President Donald Trump has promised to eliminate the diversity visa lottery, but he hasn’t eliminated it yet. The application period opens October 3 and continues through November 6 for calendar year 2020, and those interested in applying may do so online through the Department of State website.
Interested applicants should only apply through the site, where there is no fee. It is a lottery, so they should also beware of scammers who claim to be able to somehow increase their odds of being picked. Scammers also try to call people or email people after the lottery to get their personal data by saying they have been selected in the lottery. Applicants should be suspicious of anyone who tries to contact them by phone or email in the government's name since official status updates are posted on the Entrant Status Check website.
Trump has spoken of the program as if it were Power Ball, where the winner wins, no matter what. That isn’t the case. Those whose names come up go through the vetting process required of anyone who applies to immigrate to the United States. They must have at least a high school diploma or its equivalent, or at least two years of work experience in a number of specified job fields. They go through the usual process that all prospective immigrants face when they apply to come to the United States.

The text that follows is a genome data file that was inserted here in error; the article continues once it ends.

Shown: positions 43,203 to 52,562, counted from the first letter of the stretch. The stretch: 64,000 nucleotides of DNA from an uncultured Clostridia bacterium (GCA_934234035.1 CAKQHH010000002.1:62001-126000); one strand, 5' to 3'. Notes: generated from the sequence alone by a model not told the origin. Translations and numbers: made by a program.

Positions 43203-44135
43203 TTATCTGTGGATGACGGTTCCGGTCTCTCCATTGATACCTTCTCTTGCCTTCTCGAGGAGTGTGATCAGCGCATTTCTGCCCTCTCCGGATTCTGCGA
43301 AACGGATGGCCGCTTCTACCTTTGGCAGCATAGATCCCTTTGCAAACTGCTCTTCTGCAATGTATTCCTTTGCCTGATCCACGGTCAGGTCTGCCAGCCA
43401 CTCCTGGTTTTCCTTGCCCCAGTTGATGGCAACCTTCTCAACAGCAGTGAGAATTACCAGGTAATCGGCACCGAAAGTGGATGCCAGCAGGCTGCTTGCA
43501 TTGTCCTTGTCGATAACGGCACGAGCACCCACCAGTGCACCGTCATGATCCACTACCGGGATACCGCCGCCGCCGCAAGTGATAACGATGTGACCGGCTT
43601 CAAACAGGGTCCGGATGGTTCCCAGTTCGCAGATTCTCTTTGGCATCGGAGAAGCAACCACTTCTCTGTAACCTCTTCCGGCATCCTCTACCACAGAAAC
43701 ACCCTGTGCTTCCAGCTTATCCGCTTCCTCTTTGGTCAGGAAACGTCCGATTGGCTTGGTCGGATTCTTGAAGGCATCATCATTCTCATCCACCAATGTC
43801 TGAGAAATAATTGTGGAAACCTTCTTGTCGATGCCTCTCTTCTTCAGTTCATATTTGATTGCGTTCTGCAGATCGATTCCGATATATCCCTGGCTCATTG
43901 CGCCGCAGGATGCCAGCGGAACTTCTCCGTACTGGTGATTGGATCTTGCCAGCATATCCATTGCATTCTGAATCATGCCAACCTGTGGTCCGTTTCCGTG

Despite Trump’s fears, the diversity visa lottery recipients represent only a small part of the immigrant population—50,000 a year—and less than one percent of the overall US population. The program started 30 years ago, and it has given opportunities to people who might not otherwise qualify for immigration to the United States through other means, and who come from under-represented countries in America. Because Central America, Mexico, Canada, China and large parts of Southeast Asia already have substantial populations in the United States, applicants from countries in those regions won’t be accepted.
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